Joseph Berry, an attorney with Lewis Babcock law firm, shared advice on enforcing laws against perpetrators of animal cruelty with statewide law enforcement and animal control officers at a two-day training conference in Kershaw.
Berry was the head of the Richland County Animal Cruelty Prosecution Task Force when he served previously in the Solicitor’s Office for the Fifth Judicial Circuit.
At the conference in late March, titled “Animal cruelty and fighting investigations: considerations for South Carolina enforcement officers,” Berry covered the whole range of animal cruelty, from individuals with neglected animals chained in their backyards to organized criminal enterprises running dog-fighting operations.
The free conference was open to law enforcement, animal care and control, humane investigators, code enforcement officers, veterinarians, solicitors, and magistrates. More than 40 people participated.
Berry spoke from his prosecutorial experience, covering such areas as:
• The main South Carolina code sections covering cruelty to animals and fighting and baiting.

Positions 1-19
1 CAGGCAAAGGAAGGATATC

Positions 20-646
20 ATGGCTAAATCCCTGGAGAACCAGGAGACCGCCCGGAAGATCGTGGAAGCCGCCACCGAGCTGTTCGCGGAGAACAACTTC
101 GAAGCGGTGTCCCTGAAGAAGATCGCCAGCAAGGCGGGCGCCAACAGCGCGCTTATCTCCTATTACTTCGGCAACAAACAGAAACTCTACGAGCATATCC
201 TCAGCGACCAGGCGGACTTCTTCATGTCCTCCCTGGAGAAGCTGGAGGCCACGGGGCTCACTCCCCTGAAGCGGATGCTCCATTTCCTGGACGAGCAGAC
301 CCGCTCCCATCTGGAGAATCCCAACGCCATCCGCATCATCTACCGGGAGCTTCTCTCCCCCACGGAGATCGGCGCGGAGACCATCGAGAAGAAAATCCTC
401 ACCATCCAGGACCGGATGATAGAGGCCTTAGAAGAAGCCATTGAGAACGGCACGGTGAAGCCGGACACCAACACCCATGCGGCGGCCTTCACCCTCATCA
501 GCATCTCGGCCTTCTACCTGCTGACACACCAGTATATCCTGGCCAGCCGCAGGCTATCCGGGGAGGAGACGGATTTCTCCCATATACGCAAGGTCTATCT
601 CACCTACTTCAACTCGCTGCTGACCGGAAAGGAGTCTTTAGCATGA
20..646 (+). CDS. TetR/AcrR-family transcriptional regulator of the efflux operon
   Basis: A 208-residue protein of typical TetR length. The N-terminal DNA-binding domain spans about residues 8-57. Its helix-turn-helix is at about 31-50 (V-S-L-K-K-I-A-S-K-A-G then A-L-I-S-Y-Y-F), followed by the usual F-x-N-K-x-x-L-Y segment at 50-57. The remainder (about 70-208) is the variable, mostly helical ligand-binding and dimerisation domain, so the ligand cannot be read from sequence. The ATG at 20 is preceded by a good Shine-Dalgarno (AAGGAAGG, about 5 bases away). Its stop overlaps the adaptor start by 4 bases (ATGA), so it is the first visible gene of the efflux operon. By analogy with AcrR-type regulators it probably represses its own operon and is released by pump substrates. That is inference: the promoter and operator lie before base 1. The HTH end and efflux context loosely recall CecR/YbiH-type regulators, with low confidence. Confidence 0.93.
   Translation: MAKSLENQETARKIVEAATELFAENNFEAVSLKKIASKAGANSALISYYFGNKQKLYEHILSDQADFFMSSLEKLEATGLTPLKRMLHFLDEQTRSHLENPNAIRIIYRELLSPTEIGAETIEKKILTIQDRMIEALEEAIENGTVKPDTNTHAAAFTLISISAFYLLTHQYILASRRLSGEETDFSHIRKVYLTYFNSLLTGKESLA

• Examples of what criminal neglect looks like.
• How to assess whether an animal’s condition shows evidence of cruel treatment.
• The difference between misdemeanor and felony offenses.
• The role that criminal intent plays in prosecuting a case.
• Various lesser-known forms of abuse, such as forcing an unfit animal to work, improper transportation, removing tails and other forms of mutilation and abandonment.
• Various legal issues involved in arrests, including issuance of warrants and custody and care of confiscated animals.
• How to build a case that will stand up in court.
• How best to present the case in court, from preparing witnesses to dealing with cross-examination.
Animal cruelty is an offense that has gained greater attention and resources in recent years, and for good reason, according to Berry. Abuse of animals frequently leads to abuse of humans, such as violence against children and spouses. It also tends to occur alongside other criminal activities, such as drug trafficking.
As head of the Animal Cruelty Task Force during his time in the solicitor’s office, Berry worked to improve communication and trust between agencies and promoted awareness within law enforcement. The task force successfully prosecuted 29 cases over three years.
In private practice with Lewis Babcock, Berry now represents clients in the areas of fiduciary negligence, business disputes, eminent domain cases, and appellate matters.
About Lewis Babcock
Founded in 1984, Lewis Babcock is a litigation law firm with a statewide practice and national reputation. Practice areas include business disputes, professional negligence, and eminent domain. Learn more at https://www.lewisbabcock.com.